Star of the Game: John Lackey went 8.0 innings, allowing just one run on seven hits while striking out 11 and walking nobody.

Pineda Ejected: Yankees starter Michael Pineda was ejected in the second inning for having pine tar on his neck. This comes after a substance resembling pine tar was found on his hand when the Red Sox played the Yanks earlier this month in New York. Home plate umpire Gerry Davis confirmed it was pine tar to a pool reporter.

Before the game, Sox manager John Farrell said he hoped Pineda would be discreet if he was to use any pine tar. Farrell was the one who brought it to Davis’ attention.

Sox Offense: Dustin Pedroia went 2 for 5 with an RBI and two runs. Mike Napoli went 3 for 4 with a double and RBI. Grady Sizemore tripled in the first inning. Brock Holt, Xander Bogaerts, A.J. Pierzynski and David Ortiz each had one hit.

Tomorrow’s Probables: Red Sox LHP Felix Doubront (1-2, 5.48) vs. Yankees LHP CC Sabathia (2-2, 5.19), 7:10 p.m., NESN+

BOSTON — As expected, Daniel Nava has been optioned to Triple-A Pawtucket and right-hander Alex Wilson has been recalled.

Daniel Nava was optioned to Pawtucket after yesterday's game. (AP Photo/Steven Senne)

There’s a very good chance Wilson will only with Boston today to help the depleted bullpen. Shane Victorino, meanwhile, likely will be activated tomorrow and Wilson will be optioned back.

“We’ll find out how tonight goes,” Red Sox manager John Farrell said about whether Wilson is here for just one game.

Nava, 31, is 10 for 67 (.149 batting average) with two home runs and three RBIs in 17 games for the Red Sox this season.

“Given the number of innings by our bullpen the past four or five days, we needed to add another arm, some help out there,” Farrell said. “And also felt like we had to get Daniel Nava going again. His struggles at the plate I think our evident. Just trying to get him back to being the player of confidence that we’ve seen in the past.

“Just feel like there needs to be more of a consistent two-strike approach,” Farrell added. “I felt like there were times when he tried to hit with a little bit too much power rather than that hitter of average who will hit occasional home runs. And then he needs to get some work on the right side of the plate as well.”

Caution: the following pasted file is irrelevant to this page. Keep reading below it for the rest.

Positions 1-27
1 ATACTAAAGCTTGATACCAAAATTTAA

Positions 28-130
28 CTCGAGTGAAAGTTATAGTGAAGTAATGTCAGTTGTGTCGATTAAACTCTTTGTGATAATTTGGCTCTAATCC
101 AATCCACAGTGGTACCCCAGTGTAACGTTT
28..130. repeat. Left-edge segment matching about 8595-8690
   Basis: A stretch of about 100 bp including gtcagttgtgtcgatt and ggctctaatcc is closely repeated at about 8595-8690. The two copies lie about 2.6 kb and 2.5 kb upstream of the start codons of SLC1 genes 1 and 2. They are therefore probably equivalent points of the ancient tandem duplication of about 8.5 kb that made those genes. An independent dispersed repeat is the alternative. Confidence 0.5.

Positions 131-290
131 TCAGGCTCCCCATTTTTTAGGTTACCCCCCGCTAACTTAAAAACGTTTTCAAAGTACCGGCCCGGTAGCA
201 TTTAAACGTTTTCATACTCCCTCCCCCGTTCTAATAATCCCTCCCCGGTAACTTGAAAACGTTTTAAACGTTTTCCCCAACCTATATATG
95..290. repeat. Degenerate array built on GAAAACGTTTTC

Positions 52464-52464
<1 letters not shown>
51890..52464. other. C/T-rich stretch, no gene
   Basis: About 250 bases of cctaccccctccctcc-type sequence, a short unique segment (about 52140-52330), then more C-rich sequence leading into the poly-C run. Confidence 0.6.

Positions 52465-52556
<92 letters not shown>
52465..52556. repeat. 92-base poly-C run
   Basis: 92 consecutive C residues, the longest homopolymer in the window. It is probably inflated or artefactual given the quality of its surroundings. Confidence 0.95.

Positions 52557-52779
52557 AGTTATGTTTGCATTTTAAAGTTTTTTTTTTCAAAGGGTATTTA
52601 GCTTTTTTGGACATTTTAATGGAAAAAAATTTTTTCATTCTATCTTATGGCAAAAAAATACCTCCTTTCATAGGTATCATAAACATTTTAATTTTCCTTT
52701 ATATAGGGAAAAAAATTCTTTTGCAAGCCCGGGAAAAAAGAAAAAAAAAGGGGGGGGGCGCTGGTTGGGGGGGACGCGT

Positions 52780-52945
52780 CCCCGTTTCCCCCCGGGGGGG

Wilson, 27, had one save and 8.0 scoreless innings eight relief appearances for Pawtucket. He has given up just four hits and five walks (one intentional) with nine strikeouts. He has allowed a hit in five of his eight outings.

BOSTON — New York RHP Michael Pineda (2-1, 1.00) will face Red Sox RHP John Lackey (2-2, 5.25) today at 7:10 p.m. here at Fenway Park.

The Red Sox are looking to even the series after the Yankees took Game 1 here last night.

Grady Sizemore is back leading off and Mike Carp is batting fifth and playing left field.

Red Sox Lineup

  1. Grady Sizemore RF
  2. Dustin Pedroia 2B
  3. David Ortiz DH
  4. Mike Napoli 1B
  5. Mike Carp LF
  6. A.J. Pierzynski C
  7. Xander Bogaerts SS
  8. Brock Holt 3B
  9. Jackie Bradley Jr. CF

Yankees Lineup

  1. Jacoby Ellsbury CF
  2. Derek Jeter SS
  3. Carlos Beltran DH
  4. Brian McCann C
  5. Alfonso Soriano LF
  6. Mark Teixeira 1B
  7. Brett Gardner RF
  8. Brian Roberts 2B
  9. Kelly Johnson 3B

Daniel Nava has struggled this season. (AP Photo/Steven Senne)

Daniel Nava had a closed door meeting with manager John Farrell and General Manager Ben Cherington after today’s game.

Farrell and Cherington likely told the struggling Nava that he was being optioned to Triple-A Pawtcket. Nava was not in today’s lineup and is batting just .149 with a .240 on-base percentage in 75 plate appearances.

The Red Sox had hoped to activate Shane Victorino from the DL before tomorrow’s game against the New York Yankees.

But the Sox likely will hold off one day. The new plan likely is to promote a pitcher tomorrow to help the bullpen, which has been overused the past two days because of short outings from Clay Buchholz and Jon Lester.